It was an orthodox T-formation play, with Bill DoGraaf faking a hand-off to a back coming across the line, and then pitching out to Dick Jackson. It wasn't a new play, nor a very hard one to diagnose, but it was enough to give a good Cornell team a 20-7 victory over Harvard Saturday.
This scrappy Big Red eleven won the game a very hard way. It disregarded the reports about its supposedly weak line, and pounded away at what was heralded as a powerful Crimson front wall. Quarterback DeGraaf, who did an excellent job of signal-calling, ran the majority of his plays in the center of the line, and then when the Crimson tightened in the middle used this pitch-out play to Jackson.
On other Saturday afternoons this fall DeGraaf may not be able to get away with this stratagem. He certainly failed against Colgate nine days ago, losing 21 to 6. But Saturday both DeGraaf and Jackson were superb, and the blocking of a big left end named Stan Intihar was more than most coaches hope for.
DeGraaf Best Quarterback
There have been many good quarterbacks performing in Soldiers Field in the past few seasons. There were Brown's Pete Kohut, Columbia's Claude Benham and Dartmouth's Bill Beagle, but Cornell's star was the best. His sleight of hand fooled oven the most experienced observers in the press box, and his pitch outs and forward passes were extremely accurate. He scored all three Cornell touchdowns, and kicked two extra points, besides playing the entire game on defense.
Jackson has always been a very deceptive runner, but Saturday his ability to change direction, and pure speed made Harvard tacklers look surprisingly inadequate at the times when a sure tackle was needed.
For the first fifteen minutes of the game, both squads tested each other out, blasting away at the line. But neither team seemed to be able to start a concerted drive. Bill Meigs and Ted Metropoulos were stopping Cornell thrusts into the center of the line, and DeGraaf had not begun to try the outside. The Big Red line, showing a lot of drive, was breaking up the single wing power plays.
Cornell Gets Break
But early in the second quarter, Cornell capitalized on a tremendous break, and then, six points ahead, began to move on the outside. Before the quarter was over the Ithacans had a 13-0 lead.
Starting from mid-field, the Big Red moved to the Harvard 14 in six tries, with a 17-yard run by Jackson being the key play. The Crimson defense suddenly tightened, and hold Cornell on downs.
At this point, Ron Eikenberry who had just entered the game for John Simourian at wingback, fumbled, and Cornell scored on the next play. The Crimson had lined up in a formation to the left, and the snap from center was slightly low, bouncing off Eikenberry's hands. Instead of pouncing on the ball, he tried to pick it up, but the onrushing Cornell line jarred the ball away from him, and Paul Boguski recovered. DeGraaf on the first play from the eight-yard line, faked a hand-off to Cy Benson, and then skirted his own left end to score. His kick was wide.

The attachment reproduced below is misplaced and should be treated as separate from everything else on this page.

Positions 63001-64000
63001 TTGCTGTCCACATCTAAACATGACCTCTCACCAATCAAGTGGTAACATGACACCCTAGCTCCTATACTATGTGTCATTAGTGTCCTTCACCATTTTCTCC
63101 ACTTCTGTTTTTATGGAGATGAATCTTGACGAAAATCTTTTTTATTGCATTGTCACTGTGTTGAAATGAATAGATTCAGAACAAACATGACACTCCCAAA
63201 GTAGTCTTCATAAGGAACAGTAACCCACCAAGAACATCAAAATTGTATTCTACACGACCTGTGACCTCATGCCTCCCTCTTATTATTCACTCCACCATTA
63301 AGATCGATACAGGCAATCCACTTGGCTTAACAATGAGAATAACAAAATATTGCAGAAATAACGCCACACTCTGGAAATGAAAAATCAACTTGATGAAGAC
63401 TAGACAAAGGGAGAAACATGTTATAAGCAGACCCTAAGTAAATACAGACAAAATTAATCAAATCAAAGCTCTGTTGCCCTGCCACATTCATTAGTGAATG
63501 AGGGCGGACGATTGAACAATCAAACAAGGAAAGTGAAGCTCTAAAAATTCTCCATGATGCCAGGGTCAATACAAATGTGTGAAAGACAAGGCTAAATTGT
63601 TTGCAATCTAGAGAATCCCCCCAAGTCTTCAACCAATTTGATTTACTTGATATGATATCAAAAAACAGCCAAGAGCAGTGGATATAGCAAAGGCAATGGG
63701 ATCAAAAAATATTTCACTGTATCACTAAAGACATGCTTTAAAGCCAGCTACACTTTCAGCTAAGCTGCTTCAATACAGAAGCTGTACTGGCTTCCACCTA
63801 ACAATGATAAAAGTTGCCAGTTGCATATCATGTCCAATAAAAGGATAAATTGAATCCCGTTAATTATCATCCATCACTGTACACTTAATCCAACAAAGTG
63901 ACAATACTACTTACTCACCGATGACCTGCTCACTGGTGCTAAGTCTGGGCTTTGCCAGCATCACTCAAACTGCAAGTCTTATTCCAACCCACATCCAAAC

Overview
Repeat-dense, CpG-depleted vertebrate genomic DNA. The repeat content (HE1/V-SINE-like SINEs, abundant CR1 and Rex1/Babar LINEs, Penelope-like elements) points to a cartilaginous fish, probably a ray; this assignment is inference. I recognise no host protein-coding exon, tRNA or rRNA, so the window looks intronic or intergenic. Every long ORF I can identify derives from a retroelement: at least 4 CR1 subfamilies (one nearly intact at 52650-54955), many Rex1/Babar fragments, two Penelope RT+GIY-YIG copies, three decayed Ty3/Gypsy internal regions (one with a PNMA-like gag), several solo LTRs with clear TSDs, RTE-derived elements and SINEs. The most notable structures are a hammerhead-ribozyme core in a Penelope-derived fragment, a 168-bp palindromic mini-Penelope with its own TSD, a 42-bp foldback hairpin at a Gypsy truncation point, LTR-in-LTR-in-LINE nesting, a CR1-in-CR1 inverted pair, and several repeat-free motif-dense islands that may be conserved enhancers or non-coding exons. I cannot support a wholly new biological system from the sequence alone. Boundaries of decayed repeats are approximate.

After the Crimson was forced to punt to mid-field, the Big Red scored again seven plays later. With second down and ten to go on the Crimson 49, DeGraaf faked to Art Boland, and then pitched out to Jackson. Getting good blocking, and evading at least three tacklers, Jackson carried to the 12. Five plays later, DeGraaf plunged from the one to score. His kick was good.
With about four minutes to go in the half, the Crimson came very close to scoring. Although the varsity had three plays in which to cover five yards, the Big Red line stopped the drive. On second down with two to go on the Cornell 46, Matt Botsford heaved a long pass to Bob Morrison on the 12. Morrison was surrounded by two defenders but made a sensational catch, giving the Crimson a first down only twelve yards away from a score. Time was rapidly running out.
On the first play from scrimmage, Simourian, running from a single wing to the left, knifed down to the five. Gianelly bucked to the three, but on third down, Botsford was stopped for no gain. With just one play left in the half, Botsford threw a pass to Leo Daley in the end zone, which DeGraaf successfully broke up. The Crimson was also guilty of pass interference on the same play.
Jackson Smashes Line
The second half was to be almost all Cornell's, as the weary Crimson line, substituting very infrequently, began to wilt under the pressure of the line smashes of Jackson and Bo Roberson. But at the start of the thrid quarter, the varsity was still in the game.
With Botsford handling the ball on every play, the Crimson moved to the Cornell 30, with a third down and 13 to go. The 5'-11" tailback faded back to pass and threw to Morrison, who made another great catch on the three. And this time the Crimson scored as Gianelly bucked over from the one. Bing Crosby's kick was good.
But with Roberson and Jackson doing most of the running, Roberson up the middle, and Jackson on the outside, the Big Red quickly got that touchdown back. The big play in this march was a 22-yard run by Jackson to the four-yard line after taking a pitchout from DeGraaf. The 6'-2" quarterback scored his third touchdown on the next play, and again the kick was good.
That insurance touchdown took the spirit from the Crimson. It couldn't do anything with the ball afterward, and in fact, Cornell held the ball with the exception of two series of downs throughout the fourth period.At left, LEO DALEY bobbles, then drops ball in end zone in the last play of first half as JOHN SIMOURIAN closes in. The Crimson was penalized for offensive interference. Above, the varsity's BOB MORRISON catches at 27-yard pass in the third quarter.